Libya's rogue general Haftar denies fleeing to Egypt

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Libya's rogue general Khalifa Haftar says he is still in Libya and that he's 'preparing for a major military operation in Benghazi'

Retired General Khalifa Haftar speaks during a press conference in Benghazi, Libya this year (AA)
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Thursday 12 February 2015 18:45 UTC
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A spokesman for Libya's rogue general Khalifa Haftar denied on Thursday media reports that the reneged general had fled Libya.

"General Haftar has not left Libya and is currently preparing for a major military operation in Benghazi," his spokesman Mohamed al-Hegazi told Anadolu Agency by phone.

He, however, gave no details about the fresh offensive.

Media reports suggested earlier that Haftar had left to Egypt after his forces had been defeated.

Since mid-July, Haftar's forces have been fighting Islamist militias in Libya's restive eastern city of Benghazi.

Libya has been in turmoil since a bloody uprising ended the autocracy of long-serving ruler Muammar Gaddafi in 2011.

Fresh fighting between rival militia for control of key installations has claimed scores of lives in the past two weeks and prompted some Western countries like France to evacuate their citizens from an increasingly lawless Libya.

"This (the infighting) is the product of the central government appeasing the militias and caving in to all their demands, such that the militias have all the power and central government is essentially non-existent," said Jason Pack, researcher on Libya at the University of Cambridge and president of libya-analysis.com.

Deep-rooted institutional differences also add to the problem, analysts said.

"The notion of statehood has no meaning in Libya," said Jean-Yves Moisseron from France's Institute for Research and Development.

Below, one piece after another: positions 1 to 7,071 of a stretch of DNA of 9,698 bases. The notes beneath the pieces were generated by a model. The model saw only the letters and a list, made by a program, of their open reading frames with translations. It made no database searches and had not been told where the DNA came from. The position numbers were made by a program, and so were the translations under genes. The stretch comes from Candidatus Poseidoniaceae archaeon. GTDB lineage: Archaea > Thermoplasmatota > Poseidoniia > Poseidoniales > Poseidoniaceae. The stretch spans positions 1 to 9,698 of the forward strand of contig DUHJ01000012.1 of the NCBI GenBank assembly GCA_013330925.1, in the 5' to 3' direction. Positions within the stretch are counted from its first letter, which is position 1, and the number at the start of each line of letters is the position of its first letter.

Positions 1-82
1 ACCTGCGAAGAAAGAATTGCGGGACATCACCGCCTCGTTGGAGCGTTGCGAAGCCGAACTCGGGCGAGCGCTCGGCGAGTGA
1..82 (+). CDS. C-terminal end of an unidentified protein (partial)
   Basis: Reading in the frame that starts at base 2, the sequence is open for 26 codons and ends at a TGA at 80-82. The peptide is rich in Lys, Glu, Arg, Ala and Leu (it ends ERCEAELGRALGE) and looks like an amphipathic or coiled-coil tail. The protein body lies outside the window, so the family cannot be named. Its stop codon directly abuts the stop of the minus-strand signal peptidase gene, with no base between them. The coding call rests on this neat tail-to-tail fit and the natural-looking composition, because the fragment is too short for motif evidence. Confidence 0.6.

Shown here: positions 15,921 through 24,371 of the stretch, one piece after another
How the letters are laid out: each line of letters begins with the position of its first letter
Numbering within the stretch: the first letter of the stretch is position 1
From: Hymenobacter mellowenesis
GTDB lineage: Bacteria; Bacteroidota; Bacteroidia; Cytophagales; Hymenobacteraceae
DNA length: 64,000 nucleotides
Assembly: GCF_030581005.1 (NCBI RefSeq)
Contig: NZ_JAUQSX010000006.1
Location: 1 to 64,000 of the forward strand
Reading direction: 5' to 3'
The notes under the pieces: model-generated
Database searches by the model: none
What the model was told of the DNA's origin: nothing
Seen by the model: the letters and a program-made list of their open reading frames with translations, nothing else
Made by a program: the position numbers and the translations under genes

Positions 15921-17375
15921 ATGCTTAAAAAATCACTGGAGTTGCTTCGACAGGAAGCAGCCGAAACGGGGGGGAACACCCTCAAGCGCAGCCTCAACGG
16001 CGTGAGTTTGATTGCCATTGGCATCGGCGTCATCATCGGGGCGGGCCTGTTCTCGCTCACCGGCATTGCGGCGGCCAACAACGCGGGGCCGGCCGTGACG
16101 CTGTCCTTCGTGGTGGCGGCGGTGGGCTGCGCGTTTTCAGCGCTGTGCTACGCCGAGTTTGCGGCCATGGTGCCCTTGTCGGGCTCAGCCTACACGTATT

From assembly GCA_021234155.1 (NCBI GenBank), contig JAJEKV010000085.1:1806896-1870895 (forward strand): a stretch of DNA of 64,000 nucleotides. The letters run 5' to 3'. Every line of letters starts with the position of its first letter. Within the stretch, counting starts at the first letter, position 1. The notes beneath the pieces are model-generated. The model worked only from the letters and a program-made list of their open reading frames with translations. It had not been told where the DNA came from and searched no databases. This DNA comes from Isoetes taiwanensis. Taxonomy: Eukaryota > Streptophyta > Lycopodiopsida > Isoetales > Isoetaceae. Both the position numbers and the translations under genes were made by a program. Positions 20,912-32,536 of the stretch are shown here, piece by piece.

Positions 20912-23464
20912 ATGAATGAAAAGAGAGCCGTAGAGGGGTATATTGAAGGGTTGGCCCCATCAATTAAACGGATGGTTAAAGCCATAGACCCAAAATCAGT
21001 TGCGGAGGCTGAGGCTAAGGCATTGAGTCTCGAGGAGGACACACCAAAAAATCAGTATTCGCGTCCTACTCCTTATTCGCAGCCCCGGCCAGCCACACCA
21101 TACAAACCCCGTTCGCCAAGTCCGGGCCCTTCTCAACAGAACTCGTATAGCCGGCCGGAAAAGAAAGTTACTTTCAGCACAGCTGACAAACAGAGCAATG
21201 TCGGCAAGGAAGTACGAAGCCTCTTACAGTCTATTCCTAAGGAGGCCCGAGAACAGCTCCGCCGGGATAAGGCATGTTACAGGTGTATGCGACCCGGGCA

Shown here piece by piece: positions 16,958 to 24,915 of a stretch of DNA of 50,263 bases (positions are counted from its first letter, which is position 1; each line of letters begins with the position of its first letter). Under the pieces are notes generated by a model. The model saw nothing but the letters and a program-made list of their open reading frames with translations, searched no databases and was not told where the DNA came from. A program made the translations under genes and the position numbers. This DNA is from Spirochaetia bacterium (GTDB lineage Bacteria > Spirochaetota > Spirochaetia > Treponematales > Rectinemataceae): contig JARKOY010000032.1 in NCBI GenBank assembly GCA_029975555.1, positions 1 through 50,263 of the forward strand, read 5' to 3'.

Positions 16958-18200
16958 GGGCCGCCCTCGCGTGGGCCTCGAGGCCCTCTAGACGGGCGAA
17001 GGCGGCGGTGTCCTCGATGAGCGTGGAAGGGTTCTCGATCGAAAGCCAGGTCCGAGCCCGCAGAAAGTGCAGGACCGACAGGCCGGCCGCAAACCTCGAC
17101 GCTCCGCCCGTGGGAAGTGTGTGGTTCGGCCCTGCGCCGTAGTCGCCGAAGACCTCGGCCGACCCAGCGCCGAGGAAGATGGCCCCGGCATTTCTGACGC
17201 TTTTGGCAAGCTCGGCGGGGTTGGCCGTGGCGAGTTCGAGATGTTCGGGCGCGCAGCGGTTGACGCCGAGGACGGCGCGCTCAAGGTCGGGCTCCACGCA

Rejecting resource sharing

"The tribal alliances do not accept the resource sharing in its current form," he said.

"The Libyan crisis has reached a climax, pitting those who control the resources against the Islamists," Moisseron said.

Former French diplomat Patrick Haimzadeh, who worked in Tripoli, said the country was on the point of disintegrating.

"Nobody knows what will happen in 10 years in Syria, Iraq and Libya, all former colonies which suffered or are suffering authoritarian regimes or whether they will exist."

Islamist groups have seized on Wednesday the army special forces headquarters in Libya's Benghazi after days of fighting left at least 35 soldiers dead and plunged the country deeper into lawlessness.

Ansar al-Sharia, blacklisted as a terrorist organisation by Washington, posted photos on Facebook of dozens of weapons and crates of ammunition it claimed its militants had seized from the base.

"Special forces under the command of (Colonel) Wanis Abu Khamada withdrew after several attacks," said the army official after the biggest loss yet for the armed forces in their fight against the country's powerful militias.

The special forces are one of the units of Libya's regular armed forces that support rogue general Haftar, but they have not placed themselves under his command.

Libya's recently elected parliament had been due to meet in Benghazi on August 4 but will instead hold an emergency meeting Saturday in the eastern city of Tobruk, a lawmaker said.

Tripoli airport has been closed because of fighting between rival militias seeking to control the facility, and a rocket on Sunday sparked a blaze at a fuel depot which was still burning on Wednesday, but with less intensity.

The European Union said Thursday that it had moved its staff in Libya to Tunisia in light of the deteriorating security situation.